Date of Award


Degree Type


Degree Name

Doctor of Philosophy


Chemical Engineering

Major Professor

Robert M. Counce

Committee Members

David J. Keffer, Barry B. Spencer, Claudia J. Rawn, Tom T. Meek, Jack S. Watson


Various facets of the voloxidation process and processes that have been derived from the voloxidation process have been investigated since its development over four decades ago. Despite the numerous studies performed, gaps remain in understanding of particular fundamental aspects of the reaction processes. In this work, several of these specific aspects of the oxidation processes for standard voloxidation and NO2 [nitrogen dioxide] voloxidation are studied experimentally and modeled.

In the case of standard voloxidation, the oxidation rates of simulant UO­2 [uranium dioxide] pressurized water reactor pellets in oxygen-rich environments were studied with an emphasis on the controlling phenomena for the reaction and the influence of cladding on these phenomena. Parametric isolation experiments for the oxidation of UO2 pellets using thermogravimetric analysis were employed in which oxidant concentration, temperature, gas flow rate, and effect of cladding were studied. To supplement the thermogravimetric experiments, the reaction interface was characterized using neutron diffraction to validate assumptions for model development. From these experiments, a model approach is derived for the oxidation of clad UO2 pellets during voloxidation. This work provides needed insight into the influence of various parameters on oxidation rate and reveals the potential controlling phenomena and their parameter dependencies to allow for improved process design.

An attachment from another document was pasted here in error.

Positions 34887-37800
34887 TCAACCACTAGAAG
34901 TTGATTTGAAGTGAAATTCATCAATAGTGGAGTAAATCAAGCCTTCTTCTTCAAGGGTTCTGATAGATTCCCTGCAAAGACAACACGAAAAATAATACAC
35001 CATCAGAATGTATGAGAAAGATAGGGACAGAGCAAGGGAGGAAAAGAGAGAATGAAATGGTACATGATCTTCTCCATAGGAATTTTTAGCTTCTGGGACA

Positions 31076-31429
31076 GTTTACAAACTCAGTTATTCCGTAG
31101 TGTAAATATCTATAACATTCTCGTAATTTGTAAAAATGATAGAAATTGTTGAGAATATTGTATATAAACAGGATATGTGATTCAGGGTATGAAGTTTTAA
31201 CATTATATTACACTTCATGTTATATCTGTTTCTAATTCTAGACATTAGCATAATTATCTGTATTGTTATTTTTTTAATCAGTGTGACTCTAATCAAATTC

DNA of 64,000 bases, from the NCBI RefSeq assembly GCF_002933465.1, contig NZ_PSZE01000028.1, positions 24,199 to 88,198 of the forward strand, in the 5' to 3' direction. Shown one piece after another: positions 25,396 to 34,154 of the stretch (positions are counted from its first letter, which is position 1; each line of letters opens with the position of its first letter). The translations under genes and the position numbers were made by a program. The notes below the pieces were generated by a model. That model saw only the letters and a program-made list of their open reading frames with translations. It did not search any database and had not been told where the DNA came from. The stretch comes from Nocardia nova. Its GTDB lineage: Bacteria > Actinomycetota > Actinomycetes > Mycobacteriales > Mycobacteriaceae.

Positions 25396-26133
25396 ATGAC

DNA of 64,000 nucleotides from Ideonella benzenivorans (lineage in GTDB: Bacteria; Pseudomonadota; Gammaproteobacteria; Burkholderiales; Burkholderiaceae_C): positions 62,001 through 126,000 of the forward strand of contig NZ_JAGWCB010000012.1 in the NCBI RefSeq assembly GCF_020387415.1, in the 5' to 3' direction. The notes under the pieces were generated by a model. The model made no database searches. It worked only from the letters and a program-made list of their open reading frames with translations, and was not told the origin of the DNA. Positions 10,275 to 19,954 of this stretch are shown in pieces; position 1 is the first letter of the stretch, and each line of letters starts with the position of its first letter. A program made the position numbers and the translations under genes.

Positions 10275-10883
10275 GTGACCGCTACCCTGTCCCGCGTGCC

Advanced NO2 voloxidation, unlike standard voloxidation, is a novel process only recently proposed and thus there is much to investigate. The NO2 voloxidation experiments and reaction models presented focus on the oxidation process of U3O8 [triuranium octoxide] to UO3 [uranium trioxide]. A structure for the ε [epsilon]-UO3 polymorph is proposed and employed for in situ X-ray diffraction studies for quantitative analysis to determine reaction rates and reaction mechanism. The data collected were modeled using a phenomena-based approach to propose the controlling mechanism for reaction. From the findings of the research presented, a better understanding of the oxidation process of U3O8 to UO3 by NO2 was achieved.

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